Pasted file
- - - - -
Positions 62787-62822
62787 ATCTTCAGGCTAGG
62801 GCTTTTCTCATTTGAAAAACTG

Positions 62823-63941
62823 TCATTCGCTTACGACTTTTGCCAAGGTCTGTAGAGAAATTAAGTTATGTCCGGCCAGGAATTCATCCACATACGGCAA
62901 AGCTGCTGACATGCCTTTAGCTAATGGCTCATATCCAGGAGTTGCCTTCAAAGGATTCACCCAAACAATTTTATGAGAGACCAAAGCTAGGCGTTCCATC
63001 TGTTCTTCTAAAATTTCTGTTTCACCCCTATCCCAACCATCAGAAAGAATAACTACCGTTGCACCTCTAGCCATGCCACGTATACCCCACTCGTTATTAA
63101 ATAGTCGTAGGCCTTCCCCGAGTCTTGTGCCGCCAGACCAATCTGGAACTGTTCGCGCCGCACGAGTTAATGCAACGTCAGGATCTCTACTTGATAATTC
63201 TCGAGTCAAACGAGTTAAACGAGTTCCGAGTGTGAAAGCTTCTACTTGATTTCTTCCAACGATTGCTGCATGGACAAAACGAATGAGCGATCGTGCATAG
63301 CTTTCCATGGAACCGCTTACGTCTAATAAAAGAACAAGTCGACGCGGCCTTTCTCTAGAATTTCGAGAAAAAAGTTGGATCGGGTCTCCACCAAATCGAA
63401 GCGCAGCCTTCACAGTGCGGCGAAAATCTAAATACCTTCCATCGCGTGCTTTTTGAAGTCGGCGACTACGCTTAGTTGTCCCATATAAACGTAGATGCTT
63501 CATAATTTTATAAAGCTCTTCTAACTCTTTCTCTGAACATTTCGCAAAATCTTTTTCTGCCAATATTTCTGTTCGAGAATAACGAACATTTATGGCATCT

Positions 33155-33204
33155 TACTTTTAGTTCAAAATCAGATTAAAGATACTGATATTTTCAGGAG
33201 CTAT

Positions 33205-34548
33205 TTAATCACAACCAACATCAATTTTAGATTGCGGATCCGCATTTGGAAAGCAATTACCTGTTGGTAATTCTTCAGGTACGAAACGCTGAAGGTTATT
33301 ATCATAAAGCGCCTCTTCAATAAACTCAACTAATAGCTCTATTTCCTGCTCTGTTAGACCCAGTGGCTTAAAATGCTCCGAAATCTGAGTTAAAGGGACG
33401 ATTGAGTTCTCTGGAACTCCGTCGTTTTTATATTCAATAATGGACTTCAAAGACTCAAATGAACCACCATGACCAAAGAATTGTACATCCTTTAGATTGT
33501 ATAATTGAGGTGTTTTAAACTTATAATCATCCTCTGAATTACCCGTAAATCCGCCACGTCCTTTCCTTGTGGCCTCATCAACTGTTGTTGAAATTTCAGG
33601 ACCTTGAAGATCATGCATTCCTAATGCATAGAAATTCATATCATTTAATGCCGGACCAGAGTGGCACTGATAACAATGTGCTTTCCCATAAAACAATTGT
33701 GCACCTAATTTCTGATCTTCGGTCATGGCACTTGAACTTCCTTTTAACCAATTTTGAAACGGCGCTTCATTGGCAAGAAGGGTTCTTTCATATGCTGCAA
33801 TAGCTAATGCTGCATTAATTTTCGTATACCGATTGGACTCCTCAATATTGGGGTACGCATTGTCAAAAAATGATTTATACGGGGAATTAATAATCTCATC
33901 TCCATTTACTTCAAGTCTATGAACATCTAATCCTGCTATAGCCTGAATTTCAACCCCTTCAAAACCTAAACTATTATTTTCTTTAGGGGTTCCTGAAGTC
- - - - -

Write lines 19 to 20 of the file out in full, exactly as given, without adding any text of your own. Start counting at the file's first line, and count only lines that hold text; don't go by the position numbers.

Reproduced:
33401 ATTGAGTTCTCTGGAACTCCGTCGTTTTTATATTCAATAATGGACTTCAAAGACTCAAATGAACCACCATGACCAAAGAATTGTACATCCTTTAGATTGT
33501 ATAATTGAGGTGTTTTAAACTTATAATCATCCTCTGAATTACCCGTAAATCCGCCACGTCCTTTCCTTGTGGCCTCATCAACTGTTGTTGAAATTTCAGG